Most people run a swivel but I'm not a fan of any hardware other than hooks. My work-around to date has been to cut the hook off and tow the line for a k or so on the paddle home to work out any twist. If I forget that then out comes the drill before the next trip.

I'm not sure twist from the open spool position when a fish runs is going to be much of an issue though. At least on the first fish each day. Another mitigating factor may be it's under no load as it goes through the guides when the spool is open, so hopefully won't produce much noise. But it's a good thing to look out for, so thanks again for that. Will keep you posted and promise to blame sis if it's a problem.

I would not have thought of that and it's fantastic to get more sets of eyes on what I'm trying. We live, we learn.

The world's a better place after a paddle.
kingiFiddler 5 months ago

Ok, so I got the 50 model a wee while ago, have had it out on two shake-down missions to get a feel for it, and had a crack at modifying it today.

First, out goes the clicker as I don't use 'em and it makes way for a drag washer on the inside of the spool against the backing plate.

I found two possible BSP hex plugs to use as the washer that will sit on the end of the spool, cut to fit over the spokes. The 3/4" plug is a sloppy fit and would need to be packed out with epoxy or the like to keep it snug against the spool. But a 1/2" plug fits over the spool snugly but doesn't have any more surface area than that red felt washer that came from the factory. So I wasn't holding out much hope of much of an improvement in max drag (although will be smoother with no fade on a long fight, bc I use carbon washers) but it's a nice exercise to start with by trying that 1/2" plug first up.

Unlike the previous mods to AS1, where I had a washer tacked to the backing plate, to give a flat surface to mate another washer against, I decided to crown the end of the plug to match the dished backing plate. Here's a shot of how much dishing there is. It's not much but the plug head has to match this shape for best results.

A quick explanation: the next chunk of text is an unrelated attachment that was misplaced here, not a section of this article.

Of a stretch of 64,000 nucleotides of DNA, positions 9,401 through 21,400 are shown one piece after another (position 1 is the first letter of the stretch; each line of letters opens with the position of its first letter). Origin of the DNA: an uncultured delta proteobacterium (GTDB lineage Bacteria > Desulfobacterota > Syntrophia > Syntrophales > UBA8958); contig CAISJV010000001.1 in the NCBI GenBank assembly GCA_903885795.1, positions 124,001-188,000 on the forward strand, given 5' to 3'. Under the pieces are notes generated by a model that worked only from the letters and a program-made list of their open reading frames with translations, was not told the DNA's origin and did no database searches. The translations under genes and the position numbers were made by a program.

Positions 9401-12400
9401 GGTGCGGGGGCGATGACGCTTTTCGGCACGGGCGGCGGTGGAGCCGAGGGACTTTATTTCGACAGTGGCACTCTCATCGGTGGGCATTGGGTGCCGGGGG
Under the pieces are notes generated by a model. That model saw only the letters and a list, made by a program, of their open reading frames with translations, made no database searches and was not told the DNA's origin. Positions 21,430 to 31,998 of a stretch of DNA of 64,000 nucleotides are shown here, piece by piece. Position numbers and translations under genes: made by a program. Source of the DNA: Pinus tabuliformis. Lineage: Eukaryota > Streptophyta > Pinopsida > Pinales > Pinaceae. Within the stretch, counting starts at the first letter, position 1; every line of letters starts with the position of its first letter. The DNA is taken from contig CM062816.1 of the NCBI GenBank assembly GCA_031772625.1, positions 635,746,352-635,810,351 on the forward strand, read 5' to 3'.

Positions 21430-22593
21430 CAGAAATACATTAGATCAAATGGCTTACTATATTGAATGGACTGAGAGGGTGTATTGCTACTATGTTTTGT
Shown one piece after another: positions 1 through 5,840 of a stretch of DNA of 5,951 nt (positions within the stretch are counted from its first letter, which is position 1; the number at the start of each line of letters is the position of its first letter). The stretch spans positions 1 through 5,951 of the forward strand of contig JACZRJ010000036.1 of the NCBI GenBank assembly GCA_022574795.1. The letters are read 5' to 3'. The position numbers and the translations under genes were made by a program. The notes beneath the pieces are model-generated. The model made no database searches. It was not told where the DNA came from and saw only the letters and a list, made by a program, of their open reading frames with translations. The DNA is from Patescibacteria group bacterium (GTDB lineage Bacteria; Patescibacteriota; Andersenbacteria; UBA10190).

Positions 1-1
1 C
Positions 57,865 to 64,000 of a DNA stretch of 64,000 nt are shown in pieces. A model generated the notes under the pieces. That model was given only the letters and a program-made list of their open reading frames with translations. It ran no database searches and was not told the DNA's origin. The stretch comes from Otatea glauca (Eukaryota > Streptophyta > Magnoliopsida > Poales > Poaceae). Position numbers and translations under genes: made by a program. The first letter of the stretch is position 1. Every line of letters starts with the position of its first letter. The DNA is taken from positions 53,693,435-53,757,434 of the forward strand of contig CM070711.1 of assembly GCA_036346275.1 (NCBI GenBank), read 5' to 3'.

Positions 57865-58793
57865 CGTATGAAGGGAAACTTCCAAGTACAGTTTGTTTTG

Crudely crowned the plug head on my wet stone wheel and then cut slots in the threaded open end of the plug to fit snugly over the spokes of the spool. It's just a press fit but feels solid. Then I used diamond paste to mate the plug head with the backing plate, cut a new carbon washer with my new fancy double hole cutter thingy and put it all back together.

I did hope for more max drag but it only went from 2.8 to 3.2kgs. That said, there's almost no difference between the surface area of the hex plug head and the previous felt washer.

So that's stage one of the mods done.

There's enough room from the axle to the holes in the backing plate to get a bigger washer diameter in there. But unless I want to go to the hassle of getting someone to weld the optimal sized washer onto the head of the 1/2" hex plug , I think I'm stuck with the bigger, 3/4" plug as the only quick, easy option. It has a head that's almost as big as I can go before the washer will hit a hole or pin in the backing plate. Or perhaps someone knows of another off-the-shelf option that will fit as snugly as the 1/2" plug (about 16mm ID) but have a much bigger head? It'll be good to find an option not needing any welding, so it remains a quick, easy mod for anyone to do. Plus I can't weld thin stainless steel so have to take to someone to get it done.

I'll update once I've done stage two and we have a better idea of what the drag gets to.

I went back in and did a better job lapping it and got it to 3.8kg max drag. For an inshore reel which will still be palmed when needed, that's probably enough. Will take it for a few trips before doing anything else to it, and see how well it performs.